Fracture toughness evaluation of NiAl single crystals by microcantilevers—a new continuous J-integral method

Abstract

The fracture toughness of NiAl single crystals is evaluated with a new method based on the J-integral concept. The new technique allows the measurement of continuous crack resistance curves at the microscale by continuously recording the stiffness of the microcantilevers with a nanoindenter. The experimental procedure allows the determination of the fracture toughness directly at the onset of stable crack growth. Experiments were performed on notched microcantilevers which were prepared by focused ion beam milling from NiAl single crystals. Stoichiometric NiAl crystals and NiAl crystals containing 0.14 wt% Fe were investigated in the so-called “hard” orientation. The fracture toughness was evaluated to be 6.4 ± 0.5 MPa m1/2 for the stoichiometric sample and 7.1 ± 0.5 MPa m1/2 for the iron containing sample, indicating that the addition of iron enhances the ductility. This effect is intensified with ongoing crack propagation where the Fe-containing sample exhibits a stronger crack resistance behavior than the stoichiometric NiAl single crystal. These findings are in good agreement with macroscopic fracture toughness measurements, and validate the new micromechanical testing approach.

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ACKNOWLEDGMENTS

The authors gratefully acknowledge the funding of the German Research Council (DFG), which within the framework of its ‘Excellence Initiative’ supports the cluster of Excellence ‘Engineering of Advanced Materials’ at the University of Erlangen-Nürnberg. Lisa Freund and Benedikt Schönberger are gratefully acknowledged for their support with the TEM-analysis and sample preparation.

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Correspondence to Johannes Ast.

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This author was an editor of this journal during the review and decision stage. For the JMR policy on review and publication of manuscripts authored by editors, please refer to http://www.mrs.org/jmr-editor-manuscripts/.

APPENDIX

APPENDIX

A(1). Data correction for the penetration of the indenter

Due to the use of a sharp wedge-type indenter, the measured data needs to be corrected for indentations made into the cantilevers. As the correction for the indentation depends on the cantilever width B which was not constant for all samples tested, several imprints were performed into a FIB-milled H-bar of variable width which is shown in Fig. A1(a). The resulting “displacement-load” and “contact stiffness-load” responses for an imprint in this bar at a width of 12.9 µm (red rectangle), which corresponds to one of the used cantilever widths in this study, are depicted in Fig. A1(b) and A1(c), respectively. It is assumed that the measured displacement is the sum of the bending displacement and the indentation into the cantilever. From those reference indentations into the bulk the indentation depth at a given load can be measured and described by a polynomial fit function. The indentation depth is then subtracted from the measured displacement in the bending experiment. Similar adjustments are needed for the correction of the stiffness. The experimentally measured harmonic stiffness Smeasured is a function of the contact stiffness Simprint due to the imprint and of the requested bending stiffness of the cantilever Scantilever. During the indentation of the bar, the stiffness is continuously recorded and the data are again fitted. As demonstrated by Kupka and Lilleodden,27 the bending stiffness of the cantilever can be calculated by applying the model of two springs connected in series leading to the following:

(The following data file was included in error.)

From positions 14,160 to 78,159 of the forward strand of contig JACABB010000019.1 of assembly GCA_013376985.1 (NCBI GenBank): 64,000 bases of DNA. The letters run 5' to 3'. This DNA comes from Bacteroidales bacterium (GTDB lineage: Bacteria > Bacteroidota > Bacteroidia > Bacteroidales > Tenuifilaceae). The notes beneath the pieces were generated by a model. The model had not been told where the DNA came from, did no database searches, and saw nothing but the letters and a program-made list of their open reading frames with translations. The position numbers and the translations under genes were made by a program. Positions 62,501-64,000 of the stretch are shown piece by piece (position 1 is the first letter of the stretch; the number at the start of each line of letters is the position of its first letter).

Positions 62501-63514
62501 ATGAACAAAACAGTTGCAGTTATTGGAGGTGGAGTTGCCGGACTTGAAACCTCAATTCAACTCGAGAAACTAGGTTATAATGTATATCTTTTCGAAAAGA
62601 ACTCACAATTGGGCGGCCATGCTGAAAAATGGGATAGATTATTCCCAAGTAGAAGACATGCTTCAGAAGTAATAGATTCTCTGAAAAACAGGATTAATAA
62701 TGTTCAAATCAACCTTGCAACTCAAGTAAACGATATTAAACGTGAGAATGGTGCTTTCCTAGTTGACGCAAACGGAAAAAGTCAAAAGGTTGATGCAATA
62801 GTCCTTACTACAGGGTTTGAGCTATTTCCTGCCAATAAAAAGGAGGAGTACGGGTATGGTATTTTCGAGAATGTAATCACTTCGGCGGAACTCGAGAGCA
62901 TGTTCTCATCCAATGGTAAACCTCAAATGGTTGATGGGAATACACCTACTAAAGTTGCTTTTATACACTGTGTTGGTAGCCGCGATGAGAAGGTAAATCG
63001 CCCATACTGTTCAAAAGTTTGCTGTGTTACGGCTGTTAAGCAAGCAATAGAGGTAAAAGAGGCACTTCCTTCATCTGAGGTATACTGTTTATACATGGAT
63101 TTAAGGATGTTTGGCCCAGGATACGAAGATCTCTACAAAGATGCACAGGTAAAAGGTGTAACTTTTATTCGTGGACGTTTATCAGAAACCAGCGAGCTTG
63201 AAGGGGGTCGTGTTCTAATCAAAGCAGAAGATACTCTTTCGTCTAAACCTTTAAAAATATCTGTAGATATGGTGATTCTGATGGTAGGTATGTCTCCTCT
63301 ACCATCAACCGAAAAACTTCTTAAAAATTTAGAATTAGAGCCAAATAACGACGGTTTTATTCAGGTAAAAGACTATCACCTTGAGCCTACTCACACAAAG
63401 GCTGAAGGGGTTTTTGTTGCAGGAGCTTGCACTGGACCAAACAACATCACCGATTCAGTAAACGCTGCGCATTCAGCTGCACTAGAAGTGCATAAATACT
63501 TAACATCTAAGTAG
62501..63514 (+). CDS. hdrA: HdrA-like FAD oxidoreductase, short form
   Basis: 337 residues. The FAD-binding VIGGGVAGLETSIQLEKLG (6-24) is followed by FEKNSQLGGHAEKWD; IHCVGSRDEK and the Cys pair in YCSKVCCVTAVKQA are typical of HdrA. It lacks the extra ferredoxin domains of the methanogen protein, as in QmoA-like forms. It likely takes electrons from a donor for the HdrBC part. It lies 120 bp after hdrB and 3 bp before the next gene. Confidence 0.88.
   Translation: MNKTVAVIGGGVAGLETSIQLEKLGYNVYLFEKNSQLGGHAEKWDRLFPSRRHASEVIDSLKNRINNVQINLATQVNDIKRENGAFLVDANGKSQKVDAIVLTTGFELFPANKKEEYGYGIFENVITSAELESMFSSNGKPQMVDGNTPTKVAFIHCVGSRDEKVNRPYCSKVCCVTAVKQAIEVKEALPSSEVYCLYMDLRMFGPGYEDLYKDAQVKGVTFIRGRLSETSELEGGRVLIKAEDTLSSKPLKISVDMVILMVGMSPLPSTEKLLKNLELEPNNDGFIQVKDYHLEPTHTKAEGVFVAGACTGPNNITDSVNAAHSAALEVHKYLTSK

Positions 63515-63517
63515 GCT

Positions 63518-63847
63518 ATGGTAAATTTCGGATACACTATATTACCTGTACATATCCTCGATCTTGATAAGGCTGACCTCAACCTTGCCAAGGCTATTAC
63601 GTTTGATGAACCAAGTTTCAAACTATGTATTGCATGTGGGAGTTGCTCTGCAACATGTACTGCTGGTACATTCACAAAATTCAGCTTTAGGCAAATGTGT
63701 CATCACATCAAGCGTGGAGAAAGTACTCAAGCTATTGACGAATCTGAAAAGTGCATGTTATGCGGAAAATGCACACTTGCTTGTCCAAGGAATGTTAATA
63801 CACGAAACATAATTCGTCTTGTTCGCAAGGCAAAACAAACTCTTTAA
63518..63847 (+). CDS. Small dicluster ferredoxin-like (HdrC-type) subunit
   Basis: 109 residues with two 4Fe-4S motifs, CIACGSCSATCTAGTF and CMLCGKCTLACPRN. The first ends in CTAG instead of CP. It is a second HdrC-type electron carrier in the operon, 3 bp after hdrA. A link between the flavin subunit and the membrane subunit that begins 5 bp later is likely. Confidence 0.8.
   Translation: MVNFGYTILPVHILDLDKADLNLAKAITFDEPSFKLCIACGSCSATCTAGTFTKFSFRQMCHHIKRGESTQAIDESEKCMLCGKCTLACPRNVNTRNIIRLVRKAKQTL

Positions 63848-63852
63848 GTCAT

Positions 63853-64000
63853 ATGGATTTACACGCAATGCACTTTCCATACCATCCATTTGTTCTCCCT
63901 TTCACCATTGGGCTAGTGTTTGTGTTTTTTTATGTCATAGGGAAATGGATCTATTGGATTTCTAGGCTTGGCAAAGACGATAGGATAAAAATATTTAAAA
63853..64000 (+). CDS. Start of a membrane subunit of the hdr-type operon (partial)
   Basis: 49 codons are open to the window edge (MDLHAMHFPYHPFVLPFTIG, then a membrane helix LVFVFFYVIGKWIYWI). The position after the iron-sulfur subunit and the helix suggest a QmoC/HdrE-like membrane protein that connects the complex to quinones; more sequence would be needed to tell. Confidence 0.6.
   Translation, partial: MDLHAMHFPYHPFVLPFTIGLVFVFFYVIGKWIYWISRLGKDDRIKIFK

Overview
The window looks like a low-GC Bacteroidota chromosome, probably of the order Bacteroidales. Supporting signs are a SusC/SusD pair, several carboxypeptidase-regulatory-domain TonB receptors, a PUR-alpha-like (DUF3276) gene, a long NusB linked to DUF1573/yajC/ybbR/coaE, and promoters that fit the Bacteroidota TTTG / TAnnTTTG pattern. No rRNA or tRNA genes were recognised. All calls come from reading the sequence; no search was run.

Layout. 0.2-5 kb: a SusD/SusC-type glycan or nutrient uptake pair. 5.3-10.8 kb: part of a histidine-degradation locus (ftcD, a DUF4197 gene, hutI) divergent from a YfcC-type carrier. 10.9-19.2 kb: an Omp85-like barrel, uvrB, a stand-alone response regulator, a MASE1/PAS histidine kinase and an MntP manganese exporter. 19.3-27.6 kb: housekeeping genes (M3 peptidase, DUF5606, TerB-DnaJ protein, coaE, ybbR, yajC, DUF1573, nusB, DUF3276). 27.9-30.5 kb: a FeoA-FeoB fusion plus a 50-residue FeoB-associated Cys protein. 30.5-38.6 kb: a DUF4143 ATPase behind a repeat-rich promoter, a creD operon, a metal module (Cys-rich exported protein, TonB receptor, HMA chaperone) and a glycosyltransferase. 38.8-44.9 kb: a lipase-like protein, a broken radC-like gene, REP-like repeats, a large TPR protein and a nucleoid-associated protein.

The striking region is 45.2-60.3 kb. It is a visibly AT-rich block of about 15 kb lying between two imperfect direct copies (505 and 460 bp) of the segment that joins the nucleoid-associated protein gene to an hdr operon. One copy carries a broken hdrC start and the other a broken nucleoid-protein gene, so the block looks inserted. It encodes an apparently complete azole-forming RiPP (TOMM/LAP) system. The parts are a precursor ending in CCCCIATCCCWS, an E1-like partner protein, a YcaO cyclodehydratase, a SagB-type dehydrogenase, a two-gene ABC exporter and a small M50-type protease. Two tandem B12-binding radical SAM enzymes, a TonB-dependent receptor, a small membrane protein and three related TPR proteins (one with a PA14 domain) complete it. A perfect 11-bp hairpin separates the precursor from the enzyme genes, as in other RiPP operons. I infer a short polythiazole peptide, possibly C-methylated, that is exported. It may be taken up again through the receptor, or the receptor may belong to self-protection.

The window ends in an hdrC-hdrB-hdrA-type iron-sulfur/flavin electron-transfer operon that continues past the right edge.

$${S_{{\rm{cantilever}}}} = {{{S_{{\rm{imprint}}}} - {S_{{\rm{measured}}}}} \over {{S_{{\rm{imprint}}}}\cdot{S_{{\rm{measured}}}}}}\quad .$$
(A.1)
FIG. A1
figureA1

(a) SE-micrographs of an H-bar with varying width in bulk single-crystalline NiAl before and after performing the indentations with the sharp wedge indenter; the red rectangle indicates the imprint with B = 12.9 µm for which respective curves are plotted in (b) and (c).

FIG. A2
figureA2

(a) Corrected force–displacement curve and cantilever stiffness of an un-notched beam for which a SE-micrograph after testing is shown in (b).

A(2). Stiffness signal of an un-notched cantilever

To attribute a decrease in cantilever stiffness purely to crack growth and consequently a reduction in cross-section, bending experiments were performed on un-notched cantilevers. These investigations were performed on single-crystalline tungsten. The force-displacement data as well as the stiffness evolution during elastic–plastic deformation are shown in Fig. A2(a).

The stiffness stays constant throughout the whole experiment. Initially there is a linear-elastic loading segment, followed by a pronounced hardening regime. Finally, a steady-state deformation behavior after a displacement of ∼700 nm is reached, where the applied force stays constant. The SEM image in Fig. A2(b) shows the sample after testing. An imprint of the sharp wedge indenter as well as distinct slip traces are visible on the surfaces of the beam.

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Ast, J., Merle, B., Durst, K. et al. Fracture toughness evaluation of NiAl single crystals by microcantilevers—a new continuous J-integral method. Journal of Materials Research 31, 3786–3794 (2016). https://doi.org/10.1557/jmr.2016.393

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